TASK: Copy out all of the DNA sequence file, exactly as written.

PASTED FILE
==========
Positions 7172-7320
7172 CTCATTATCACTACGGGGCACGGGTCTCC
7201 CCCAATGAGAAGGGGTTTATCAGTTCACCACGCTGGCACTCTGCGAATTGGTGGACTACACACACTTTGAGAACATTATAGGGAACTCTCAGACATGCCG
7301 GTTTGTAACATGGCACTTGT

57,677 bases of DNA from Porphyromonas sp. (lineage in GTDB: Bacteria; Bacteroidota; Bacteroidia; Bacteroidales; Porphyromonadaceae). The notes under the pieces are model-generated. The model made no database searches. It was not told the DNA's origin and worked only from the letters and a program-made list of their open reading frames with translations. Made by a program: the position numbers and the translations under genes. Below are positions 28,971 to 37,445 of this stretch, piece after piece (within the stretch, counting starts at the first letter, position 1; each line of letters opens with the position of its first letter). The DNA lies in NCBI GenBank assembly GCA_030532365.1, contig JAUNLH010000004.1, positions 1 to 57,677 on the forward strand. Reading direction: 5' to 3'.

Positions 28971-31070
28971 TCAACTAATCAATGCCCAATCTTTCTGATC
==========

Positions 7172-7320
7172 CTCATTATCACTACGGGGCACGGGTCTCC
7201 CCCAATGAGAAGGGGTTTATCAGTTCACCACGCTGGCACTCTGCGAATTGGTGGACTACACACACTTTGAGAACATTATAGGGAACTCTCAGACATGCCG
7301 GTTTGTAACATGGCACTTGT

57,677 bases of DNA from Porphyromonas sp. (lineage in GTDB: Bacteria; Bacteroidota; Bacteroidia; Bacteroidales; Porphyromonadaceae). The notes under the pieces are model-generated. The model made no database searches. It was not told the DNA's origin and worked only from the letters and a program-made list of their open reading frames with translations. Made by a program: the position numbers and the translations under genes. Below are positions 28,971 to 37,445 of this stretch, piece after piece (within the stretch, counting starts at the first letter, position 1; each line of letters opens with the position of its first letter). The DNA lies in NCBI GenBank assembly GCA_030532365.1, contig JAUNLH010000004.1, positions 1 to 57,677 on the forward strand. Reading direction: 5' to 3'.

Positions 28971-31070
28971 TCAACTAATCAATGCCCAATCTTTCTGATC